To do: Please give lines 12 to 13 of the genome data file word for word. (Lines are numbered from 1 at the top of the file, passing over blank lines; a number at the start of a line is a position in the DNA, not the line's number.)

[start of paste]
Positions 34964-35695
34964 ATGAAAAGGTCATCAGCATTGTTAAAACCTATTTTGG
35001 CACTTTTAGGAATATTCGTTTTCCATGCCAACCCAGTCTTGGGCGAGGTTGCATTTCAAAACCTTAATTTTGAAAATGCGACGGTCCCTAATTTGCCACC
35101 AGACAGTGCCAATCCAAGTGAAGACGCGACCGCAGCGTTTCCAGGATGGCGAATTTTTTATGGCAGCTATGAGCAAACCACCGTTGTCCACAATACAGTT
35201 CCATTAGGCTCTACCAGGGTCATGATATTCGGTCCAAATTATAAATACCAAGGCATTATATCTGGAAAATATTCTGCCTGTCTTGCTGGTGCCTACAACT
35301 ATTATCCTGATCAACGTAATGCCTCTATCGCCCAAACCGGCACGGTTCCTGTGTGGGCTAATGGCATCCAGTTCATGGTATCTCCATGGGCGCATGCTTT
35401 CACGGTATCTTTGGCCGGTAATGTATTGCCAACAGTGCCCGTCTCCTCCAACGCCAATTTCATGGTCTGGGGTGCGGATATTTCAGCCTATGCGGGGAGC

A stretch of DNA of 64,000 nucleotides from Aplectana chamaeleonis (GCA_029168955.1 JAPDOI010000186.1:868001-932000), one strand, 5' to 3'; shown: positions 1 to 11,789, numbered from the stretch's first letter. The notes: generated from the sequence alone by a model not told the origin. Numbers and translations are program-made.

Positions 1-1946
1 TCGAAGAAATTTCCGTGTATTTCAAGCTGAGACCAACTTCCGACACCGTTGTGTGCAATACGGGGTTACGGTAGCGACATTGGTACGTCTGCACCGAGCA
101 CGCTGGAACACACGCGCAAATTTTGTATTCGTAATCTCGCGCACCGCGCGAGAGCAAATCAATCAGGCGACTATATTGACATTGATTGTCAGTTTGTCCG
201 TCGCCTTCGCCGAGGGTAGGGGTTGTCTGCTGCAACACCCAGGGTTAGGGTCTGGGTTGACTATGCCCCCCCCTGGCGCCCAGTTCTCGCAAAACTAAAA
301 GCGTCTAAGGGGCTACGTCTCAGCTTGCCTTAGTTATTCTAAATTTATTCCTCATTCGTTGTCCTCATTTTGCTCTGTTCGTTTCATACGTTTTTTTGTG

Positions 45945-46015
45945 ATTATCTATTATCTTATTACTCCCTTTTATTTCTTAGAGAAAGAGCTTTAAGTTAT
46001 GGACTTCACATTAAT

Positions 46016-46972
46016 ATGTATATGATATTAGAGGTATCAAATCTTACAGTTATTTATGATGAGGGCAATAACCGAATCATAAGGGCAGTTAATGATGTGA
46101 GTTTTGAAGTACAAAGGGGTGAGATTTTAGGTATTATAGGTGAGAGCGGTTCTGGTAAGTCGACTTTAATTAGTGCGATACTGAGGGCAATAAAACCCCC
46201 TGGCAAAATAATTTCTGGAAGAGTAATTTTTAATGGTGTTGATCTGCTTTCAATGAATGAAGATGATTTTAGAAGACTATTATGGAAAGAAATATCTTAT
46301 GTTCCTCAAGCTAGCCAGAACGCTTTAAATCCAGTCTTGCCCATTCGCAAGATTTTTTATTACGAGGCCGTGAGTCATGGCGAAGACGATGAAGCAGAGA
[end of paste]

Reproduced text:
201 TCGCCTTCGCCGAGGGTAGGGGTTGTCTGCTGCAACACCCAGGGTTAGGGTCTGGGTTGACTATGCCCCCCCCTGGCGCCCAGTTCTCGCAAAACTAAAA
301 GCGTCTAAGGGGCTACGTCTCAGCTTGCCTTAGTTATTCTAAATTTATTCCTCATTCGTTGTCCTCATTTTGCTCTGTTCGTTTCATACGTTTTTTTGTG